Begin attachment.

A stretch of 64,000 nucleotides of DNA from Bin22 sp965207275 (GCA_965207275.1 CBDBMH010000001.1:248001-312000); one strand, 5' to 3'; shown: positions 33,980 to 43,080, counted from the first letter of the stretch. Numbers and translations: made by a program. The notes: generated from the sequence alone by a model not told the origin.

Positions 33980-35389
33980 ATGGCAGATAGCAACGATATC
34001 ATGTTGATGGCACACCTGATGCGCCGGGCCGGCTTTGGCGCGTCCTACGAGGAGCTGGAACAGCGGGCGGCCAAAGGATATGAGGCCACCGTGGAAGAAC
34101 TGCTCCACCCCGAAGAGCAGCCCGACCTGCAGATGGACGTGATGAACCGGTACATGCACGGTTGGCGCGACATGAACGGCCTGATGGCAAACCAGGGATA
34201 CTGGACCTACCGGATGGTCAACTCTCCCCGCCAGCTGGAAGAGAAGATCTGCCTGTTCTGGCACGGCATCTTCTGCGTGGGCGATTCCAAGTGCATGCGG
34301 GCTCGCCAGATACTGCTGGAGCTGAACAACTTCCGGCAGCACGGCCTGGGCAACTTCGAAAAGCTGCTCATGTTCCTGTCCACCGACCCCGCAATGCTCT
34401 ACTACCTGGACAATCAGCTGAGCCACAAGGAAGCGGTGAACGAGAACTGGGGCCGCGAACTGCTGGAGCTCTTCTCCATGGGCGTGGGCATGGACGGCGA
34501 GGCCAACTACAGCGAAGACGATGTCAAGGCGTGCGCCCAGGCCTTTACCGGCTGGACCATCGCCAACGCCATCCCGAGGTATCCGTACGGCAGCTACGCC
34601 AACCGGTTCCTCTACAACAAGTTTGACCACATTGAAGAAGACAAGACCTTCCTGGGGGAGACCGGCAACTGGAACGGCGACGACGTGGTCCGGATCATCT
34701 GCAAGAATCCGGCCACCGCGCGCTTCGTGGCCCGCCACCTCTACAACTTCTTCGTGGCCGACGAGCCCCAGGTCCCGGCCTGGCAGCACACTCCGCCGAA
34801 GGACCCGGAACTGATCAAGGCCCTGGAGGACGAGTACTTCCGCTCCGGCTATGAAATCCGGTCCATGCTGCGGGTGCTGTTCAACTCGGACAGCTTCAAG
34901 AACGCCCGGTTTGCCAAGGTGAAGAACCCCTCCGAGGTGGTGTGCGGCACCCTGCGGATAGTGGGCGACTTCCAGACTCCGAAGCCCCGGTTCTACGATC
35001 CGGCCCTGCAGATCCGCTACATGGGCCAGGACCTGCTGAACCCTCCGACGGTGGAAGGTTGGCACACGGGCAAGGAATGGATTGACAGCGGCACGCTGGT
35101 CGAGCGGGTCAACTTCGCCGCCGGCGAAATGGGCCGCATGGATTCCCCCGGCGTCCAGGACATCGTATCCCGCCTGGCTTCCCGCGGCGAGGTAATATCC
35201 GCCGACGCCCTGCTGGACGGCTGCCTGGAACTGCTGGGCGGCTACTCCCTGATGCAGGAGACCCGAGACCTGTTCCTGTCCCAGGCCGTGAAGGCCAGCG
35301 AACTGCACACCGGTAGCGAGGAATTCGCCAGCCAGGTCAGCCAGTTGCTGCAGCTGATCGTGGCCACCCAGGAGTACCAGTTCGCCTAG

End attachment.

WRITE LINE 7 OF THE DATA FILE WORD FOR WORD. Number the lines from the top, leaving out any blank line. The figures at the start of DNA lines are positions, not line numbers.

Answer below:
34301 GCTCGCCAGATACTGCTGGAGCTGAACAACTTCCGGCAGCACGGCCTGGGCAACTTCGAAAAGCTGCTCATGTTCCTGTCCACCGACCCCGCAATGCTCT